Later in the day, the students reconvened in policy groups consisting of one representative from each stakeholder group, to arrive at a final decision: Should we hunt gray wolves in Michigan? Yes or no? This part of the role play usually involved heated discussion, but by dinner time, policy group members always somehow managed to achieve consensus. They even managed to do so with enough free time for a swim in the lake, a hike, or a game of giant Jenga. For the final stage of the role-playing exercise, everyone gathered in the Biological Station’s auditorium to vote. Professor Yaffee stood at the front, microphone in hand. He had led this debate many times before and knew precisely how to stir up emotions. That was his point, really, whether students knew it or not: These issues were complex, and their resolutions depended not only on rational science but also on human values and emotions. Many students had difficulty separating their own feelings about the wolf hunt from the decision of their policy group.
After an hour, the students had still not arrived at a mutually satisfactory answer. Probably they never would, but Jung hoped that everyone would carry this experience with them throughout their time at SEAS. With luck, the debate over the wolf hunt had also forged some new friendships, rather than dividing people; individual students responded differently to the exercise. Yet Jung felt an overriding sense of pride as he observed how a group of strangers had become a cohort with a shared passion for conservation, environmentalism, and sustainability. Now, the Wolf Wars case study had concluded for another year at orientation. Jung and the students headed to the boat well to enjoy each other’s company amid the glow of a bonfire. It was hard to feel too worried in this beautiful place, surrounded by tall, swaying trees and the Milky Way stretched out above him. Tomorrow they would return to reality as they all boarded the buses to head home.
By late fall, everyone had settled into their routines, and orientation had become a distant memory for most people--but not for Jung. He was constantly working to improve the student experience, and before long it would be time to start planning next year’s orientation activities. MSC had shared with him some preliminary results from their collaborative work at the Biological Station, and Jung was curious to see what they had found. On the bus ride home, MSC had given the other half of the students a post-survey, identical to the pre-survey, to measure what effect the role-playing activity had had on the students’ knowledge about wolves in Michigan, and students’ perceived learning and satisfaction with the case. After returning to campus, MSC had also conducted focus groups to get more fine-grained detail about what the students thought of doing a case study at orientation, for the purpose of improving the case and its implementation. The two data sets offered complementary information, but how could they use each one to assess whether and how the case study had helped to build new relationships?
Resolution: The first data set he received was from the survey. Happily, most students (84%) reported they were satisfied with the case overall. As Jung scanned the data, it became clear that little measurable change had occurred between the pre- and post-survey groups (Figure 2). Perhaps that was to be expected, because the exercise had taken place over only a couple of days. Students wouldn’t yet have had a chance to digest the more nuanced aspects of the case. But he was able to start forming a picture of what the students had taken away from the case study. Mostly, the students were able to correctly answer some basic content-related questions, and they felt that their understanding of the social and political implications of the wolf hunt had increased following the role-playing exercise. Unsurprisingly, most students reported that they would not support a wolf hunt--either before or after the exercise. Jung turned to the focus group data.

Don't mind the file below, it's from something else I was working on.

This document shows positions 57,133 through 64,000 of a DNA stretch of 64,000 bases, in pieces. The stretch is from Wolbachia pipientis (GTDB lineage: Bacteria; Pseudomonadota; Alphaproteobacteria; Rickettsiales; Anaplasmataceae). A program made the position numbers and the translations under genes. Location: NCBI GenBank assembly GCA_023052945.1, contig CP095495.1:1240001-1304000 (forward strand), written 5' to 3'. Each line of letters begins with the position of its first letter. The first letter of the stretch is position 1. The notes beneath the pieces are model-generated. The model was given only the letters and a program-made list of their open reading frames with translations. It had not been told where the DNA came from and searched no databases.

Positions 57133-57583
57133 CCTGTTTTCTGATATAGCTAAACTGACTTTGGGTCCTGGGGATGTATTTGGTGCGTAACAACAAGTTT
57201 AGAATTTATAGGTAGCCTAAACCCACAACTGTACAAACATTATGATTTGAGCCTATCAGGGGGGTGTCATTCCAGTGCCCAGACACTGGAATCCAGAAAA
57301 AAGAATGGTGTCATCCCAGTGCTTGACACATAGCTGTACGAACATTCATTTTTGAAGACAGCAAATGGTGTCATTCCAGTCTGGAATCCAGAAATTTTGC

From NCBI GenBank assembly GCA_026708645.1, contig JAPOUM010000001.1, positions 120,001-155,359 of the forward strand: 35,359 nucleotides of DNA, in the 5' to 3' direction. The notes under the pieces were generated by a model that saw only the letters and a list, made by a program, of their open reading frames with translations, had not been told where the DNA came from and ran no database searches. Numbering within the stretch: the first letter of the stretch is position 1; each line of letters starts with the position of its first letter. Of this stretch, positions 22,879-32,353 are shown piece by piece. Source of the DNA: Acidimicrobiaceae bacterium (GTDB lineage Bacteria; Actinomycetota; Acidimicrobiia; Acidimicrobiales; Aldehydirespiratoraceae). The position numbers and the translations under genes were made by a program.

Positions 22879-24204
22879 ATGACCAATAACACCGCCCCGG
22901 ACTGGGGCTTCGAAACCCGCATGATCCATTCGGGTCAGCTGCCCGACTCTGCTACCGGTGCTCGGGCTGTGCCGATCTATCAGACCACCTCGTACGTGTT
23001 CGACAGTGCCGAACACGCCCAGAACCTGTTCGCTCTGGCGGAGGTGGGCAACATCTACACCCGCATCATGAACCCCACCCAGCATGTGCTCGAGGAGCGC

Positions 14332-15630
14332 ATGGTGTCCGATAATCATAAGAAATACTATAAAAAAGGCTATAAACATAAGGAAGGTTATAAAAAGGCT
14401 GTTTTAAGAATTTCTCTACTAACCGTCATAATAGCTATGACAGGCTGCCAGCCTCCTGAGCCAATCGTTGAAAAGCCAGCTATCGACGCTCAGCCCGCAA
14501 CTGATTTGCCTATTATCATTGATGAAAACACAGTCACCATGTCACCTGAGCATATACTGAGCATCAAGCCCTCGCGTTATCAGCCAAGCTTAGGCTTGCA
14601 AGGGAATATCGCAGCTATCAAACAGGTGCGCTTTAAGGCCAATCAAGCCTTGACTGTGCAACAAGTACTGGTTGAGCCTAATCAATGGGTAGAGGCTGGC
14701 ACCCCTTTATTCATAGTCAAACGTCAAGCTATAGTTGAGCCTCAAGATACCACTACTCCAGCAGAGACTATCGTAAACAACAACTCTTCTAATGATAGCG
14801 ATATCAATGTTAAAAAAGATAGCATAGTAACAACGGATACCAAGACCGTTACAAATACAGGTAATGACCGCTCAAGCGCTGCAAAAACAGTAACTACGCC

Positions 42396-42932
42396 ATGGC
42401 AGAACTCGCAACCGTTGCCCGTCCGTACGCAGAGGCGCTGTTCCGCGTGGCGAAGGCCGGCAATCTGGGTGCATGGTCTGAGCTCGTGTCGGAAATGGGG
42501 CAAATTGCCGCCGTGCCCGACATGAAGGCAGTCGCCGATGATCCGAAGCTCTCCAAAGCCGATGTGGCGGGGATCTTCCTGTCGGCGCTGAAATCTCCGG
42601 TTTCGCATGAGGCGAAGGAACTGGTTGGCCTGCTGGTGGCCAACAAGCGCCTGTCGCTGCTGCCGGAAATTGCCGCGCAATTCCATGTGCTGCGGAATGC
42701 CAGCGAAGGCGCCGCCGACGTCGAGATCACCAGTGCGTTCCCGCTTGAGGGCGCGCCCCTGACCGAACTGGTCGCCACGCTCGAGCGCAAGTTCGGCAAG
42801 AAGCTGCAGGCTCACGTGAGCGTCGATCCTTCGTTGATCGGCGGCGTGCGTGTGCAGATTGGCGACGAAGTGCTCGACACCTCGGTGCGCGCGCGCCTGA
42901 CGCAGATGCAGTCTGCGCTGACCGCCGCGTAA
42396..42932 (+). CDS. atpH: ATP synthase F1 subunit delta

Figure 2. Student responses to the survey item: “Please rate your understanding of the following concepts.” 1= very poor; 3 = average; 5 = very good.
For some students, the case provided a useful introduction to Michigan and to SEAS. One student remarked, “A lot of us are not from Michigan, and so having that context to say, this is a little bit about the ecology … and history and cultures of the state was … really valuable, especially for people who’ve never been to the United States before.” Curiously, some students reported that they didn’t know the wolf hunt was a real issue until other students from Michigan had told them it was. That would need to be addressed in the future. Other students appreciated that SEAS set high standards for conversation and engagement, as well as the in-depth orientation to interdisciplinary studies. One takeaway from the case the students mentioned was that issues such as the wolf hunt were complex, and that they required examination from multiple perspectives. On the other hand, students agreed that the role play, and especially the discussion surrounding the final vote about whether Michigan should authorize a wolf hunt, went on for too long, and the students had grown restless. More concerningly, students felt uncomfortable with the portrayal of the Native American perspective and with being asked to take on that role if they were not from that community.
Jung sat back in his chair. SEAS had clearly met some of its goals, but not others, and in some instances the data were insufficient to draw a conclusion. Answering his questions about orientation was a challenge and would probably take several years’ worth of data. But it was a start, and he was happy to have supported MSC and to have been involved in adding an engaging element to the SEAS orientation. He was definitely looking forward to next year.